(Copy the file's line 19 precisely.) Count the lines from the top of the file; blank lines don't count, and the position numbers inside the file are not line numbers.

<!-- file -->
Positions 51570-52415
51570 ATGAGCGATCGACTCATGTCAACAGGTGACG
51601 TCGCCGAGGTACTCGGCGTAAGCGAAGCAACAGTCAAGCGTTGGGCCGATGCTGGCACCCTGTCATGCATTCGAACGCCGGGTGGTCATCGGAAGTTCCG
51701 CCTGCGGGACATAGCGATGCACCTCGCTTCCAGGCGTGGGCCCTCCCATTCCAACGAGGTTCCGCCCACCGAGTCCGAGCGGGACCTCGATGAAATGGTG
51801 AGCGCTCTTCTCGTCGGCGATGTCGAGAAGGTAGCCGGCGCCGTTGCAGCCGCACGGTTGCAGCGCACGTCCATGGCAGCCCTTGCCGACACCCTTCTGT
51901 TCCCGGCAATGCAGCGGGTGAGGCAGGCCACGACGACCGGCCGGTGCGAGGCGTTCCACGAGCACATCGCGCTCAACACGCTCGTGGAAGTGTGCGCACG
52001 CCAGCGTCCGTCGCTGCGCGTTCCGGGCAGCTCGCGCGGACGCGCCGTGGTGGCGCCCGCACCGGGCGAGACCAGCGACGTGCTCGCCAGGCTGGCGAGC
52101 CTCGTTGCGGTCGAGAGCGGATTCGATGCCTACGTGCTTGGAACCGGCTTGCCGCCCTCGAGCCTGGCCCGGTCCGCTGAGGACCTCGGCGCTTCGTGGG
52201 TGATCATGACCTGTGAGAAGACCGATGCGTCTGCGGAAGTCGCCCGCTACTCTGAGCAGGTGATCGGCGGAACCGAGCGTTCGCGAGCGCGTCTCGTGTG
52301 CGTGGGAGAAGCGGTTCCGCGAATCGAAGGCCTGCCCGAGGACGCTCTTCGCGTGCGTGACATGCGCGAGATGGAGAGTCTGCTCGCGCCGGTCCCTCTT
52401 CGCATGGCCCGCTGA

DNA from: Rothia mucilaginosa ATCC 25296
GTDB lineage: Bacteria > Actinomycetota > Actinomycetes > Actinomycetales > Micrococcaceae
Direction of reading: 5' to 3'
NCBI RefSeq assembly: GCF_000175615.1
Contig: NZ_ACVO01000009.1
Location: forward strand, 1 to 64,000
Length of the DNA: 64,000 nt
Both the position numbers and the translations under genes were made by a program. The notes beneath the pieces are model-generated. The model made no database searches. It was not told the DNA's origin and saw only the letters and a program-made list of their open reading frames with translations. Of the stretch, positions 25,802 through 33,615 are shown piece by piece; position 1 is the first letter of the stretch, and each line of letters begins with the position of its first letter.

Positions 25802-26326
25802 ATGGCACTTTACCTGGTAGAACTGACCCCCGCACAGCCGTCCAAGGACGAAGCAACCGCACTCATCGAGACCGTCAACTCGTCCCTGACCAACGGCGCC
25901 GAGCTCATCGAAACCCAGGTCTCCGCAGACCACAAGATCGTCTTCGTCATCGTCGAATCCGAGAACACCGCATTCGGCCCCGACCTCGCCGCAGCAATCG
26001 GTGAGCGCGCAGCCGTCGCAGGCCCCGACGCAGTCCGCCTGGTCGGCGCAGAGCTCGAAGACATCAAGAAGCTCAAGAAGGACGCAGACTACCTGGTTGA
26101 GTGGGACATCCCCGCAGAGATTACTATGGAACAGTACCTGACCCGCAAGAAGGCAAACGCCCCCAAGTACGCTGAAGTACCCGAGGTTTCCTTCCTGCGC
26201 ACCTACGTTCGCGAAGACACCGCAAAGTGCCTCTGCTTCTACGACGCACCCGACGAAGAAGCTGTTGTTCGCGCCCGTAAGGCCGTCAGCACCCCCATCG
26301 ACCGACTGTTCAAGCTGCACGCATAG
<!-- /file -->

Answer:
Both the position numbers and the translations under genes were made by a program. The notes beneath the pieces are model-generated. The model made no database searches. It was not told the DNA's origin and saw only the letters and a program-made list of their open reading frames with translations. Of the stretch, positions 25,802 through 33,615 are shown piece by piece; position 1 is the first letter of the stretch, and each line of letters begins with the position of its first letter.